Irrigation contractors in California may be hearing the old reggae song “Pressure Drop” by Toots and the Maytals playing in their heads. If they are, it’s because the state has officially adopted a regulation requiring that, starting next year, any new spray sprinklers they install must incorporate pressure regulators.
According to a story in the Sacramento Bee, beginning in 2020, spray sprinklers in the state will be required to be sold with a component that restricts water flow as close as possible to 30 pounds per square inch.
The story’s writer says the Natural Resources Defense Council states that this regulation is estimated to save more than 400 million gallons of water per day in 10 years. That’s enough to supply San Diego, the state’s second largest city.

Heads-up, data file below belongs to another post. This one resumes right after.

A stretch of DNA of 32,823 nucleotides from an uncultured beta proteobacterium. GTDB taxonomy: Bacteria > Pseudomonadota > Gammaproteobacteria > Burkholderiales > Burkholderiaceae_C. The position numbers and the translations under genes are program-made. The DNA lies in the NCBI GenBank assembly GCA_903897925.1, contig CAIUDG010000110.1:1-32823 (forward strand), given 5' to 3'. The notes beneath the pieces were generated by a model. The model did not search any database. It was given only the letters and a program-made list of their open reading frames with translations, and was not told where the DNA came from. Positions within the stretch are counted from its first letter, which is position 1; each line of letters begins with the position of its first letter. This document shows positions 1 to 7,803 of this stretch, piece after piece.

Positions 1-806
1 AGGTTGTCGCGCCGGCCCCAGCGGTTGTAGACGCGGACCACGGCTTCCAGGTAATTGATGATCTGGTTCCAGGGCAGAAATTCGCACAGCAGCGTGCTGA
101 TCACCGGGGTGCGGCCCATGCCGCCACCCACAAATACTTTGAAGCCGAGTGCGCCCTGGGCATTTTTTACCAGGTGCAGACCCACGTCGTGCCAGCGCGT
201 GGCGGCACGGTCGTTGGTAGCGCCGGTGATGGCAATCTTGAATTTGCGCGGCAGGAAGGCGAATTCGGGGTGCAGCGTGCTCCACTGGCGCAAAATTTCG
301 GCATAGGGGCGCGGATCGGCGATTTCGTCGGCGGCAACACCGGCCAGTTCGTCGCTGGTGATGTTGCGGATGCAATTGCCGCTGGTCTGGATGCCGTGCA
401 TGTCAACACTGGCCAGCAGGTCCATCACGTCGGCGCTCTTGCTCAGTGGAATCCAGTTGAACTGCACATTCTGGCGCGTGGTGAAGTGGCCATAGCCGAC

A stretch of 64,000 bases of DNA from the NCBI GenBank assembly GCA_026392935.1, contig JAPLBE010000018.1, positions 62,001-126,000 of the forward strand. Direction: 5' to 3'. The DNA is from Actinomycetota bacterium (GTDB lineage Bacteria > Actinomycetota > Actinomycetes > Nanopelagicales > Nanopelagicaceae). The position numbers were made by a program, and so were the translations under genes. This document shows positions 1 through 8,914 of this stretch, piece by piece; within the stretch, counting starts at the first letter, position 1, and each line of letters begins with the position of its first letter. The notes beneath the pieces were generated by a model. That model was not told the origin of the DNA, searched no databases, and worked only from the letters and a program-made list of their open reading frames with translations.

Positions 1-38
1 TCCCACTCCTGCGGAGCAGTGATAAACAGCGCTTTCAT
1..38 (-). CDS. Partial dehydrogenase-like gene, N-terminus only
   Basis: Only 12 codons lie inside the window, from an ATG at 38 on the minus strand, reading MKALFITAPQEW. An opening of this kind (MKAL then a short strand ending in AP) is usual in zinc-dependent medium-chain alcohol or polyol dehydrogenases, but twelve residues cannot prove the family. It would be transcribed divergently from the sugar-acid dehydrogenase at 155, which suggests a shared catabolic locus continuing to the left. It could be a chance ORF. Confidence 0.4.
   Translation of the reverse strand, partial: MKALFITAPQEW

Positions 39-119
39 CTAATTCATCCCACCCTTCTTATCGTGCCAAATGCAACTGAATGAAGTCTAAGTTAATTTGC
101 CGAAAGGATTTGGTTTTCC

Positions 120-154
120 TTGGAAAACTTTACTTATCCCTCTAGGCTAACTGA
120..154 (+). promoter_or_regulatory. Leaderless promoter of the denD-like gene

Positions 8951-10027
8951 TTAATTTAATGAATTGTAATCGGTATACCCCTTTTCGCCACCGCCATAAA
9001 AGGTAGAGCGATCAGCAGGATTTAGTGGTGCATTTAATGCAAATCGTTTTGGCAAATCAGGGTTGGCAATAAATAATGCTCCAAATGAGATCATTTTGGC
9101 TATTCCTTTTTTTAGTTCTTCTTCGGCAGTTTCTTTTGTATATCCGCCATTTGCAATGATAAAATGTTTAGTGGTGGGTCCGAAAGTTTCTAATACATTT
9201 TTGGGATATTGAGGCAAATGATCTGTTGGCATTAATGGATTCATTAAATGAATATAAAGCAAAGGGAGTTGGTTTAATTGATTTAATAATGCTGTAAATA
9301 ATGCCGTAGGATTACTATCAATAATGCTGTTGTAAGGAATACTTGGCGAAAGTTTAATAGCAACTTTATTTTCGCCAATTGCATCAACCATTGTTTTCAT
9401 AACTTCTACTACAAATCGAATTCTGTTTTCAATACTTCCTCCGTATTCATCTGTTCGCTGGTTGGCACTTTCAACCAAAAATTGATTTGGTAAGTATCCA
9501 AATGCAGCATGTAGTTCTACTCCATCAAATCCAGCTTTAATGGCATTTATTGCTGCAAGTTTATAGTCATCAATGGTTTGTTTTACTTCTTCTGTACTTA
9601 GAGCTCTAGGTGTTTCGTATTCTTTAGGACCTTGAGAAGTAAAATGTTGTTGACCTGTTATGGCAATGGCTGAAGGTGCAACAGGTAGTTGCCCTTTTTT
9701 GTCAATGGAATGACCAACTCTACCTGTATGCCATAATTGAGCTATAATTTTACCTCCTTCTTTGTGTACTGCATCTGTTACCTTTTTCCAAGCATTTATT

The pressure regulating component will add about $3 to each sprinkler’s price tag, “but the cost is offset by water savings within the first year, making the technology highly cost-effective over the life of the product,” an NRDC spokesperson says in the story.
Though it will add to the cost of spray heads for both contractors and their clients, the latter may benefit from lower water bills.
The NRDC spokesperson is quoted further as saying “California’s standard requires new spray sprinkler bodies to come with built-in pressure regulation, so that the water pressure reaching the sprinkler nozzle is always close to the manufacturer’s recommended operating pressure.”
Colorado, Hawaii, Vermont and Washington state have adopted similar regulations.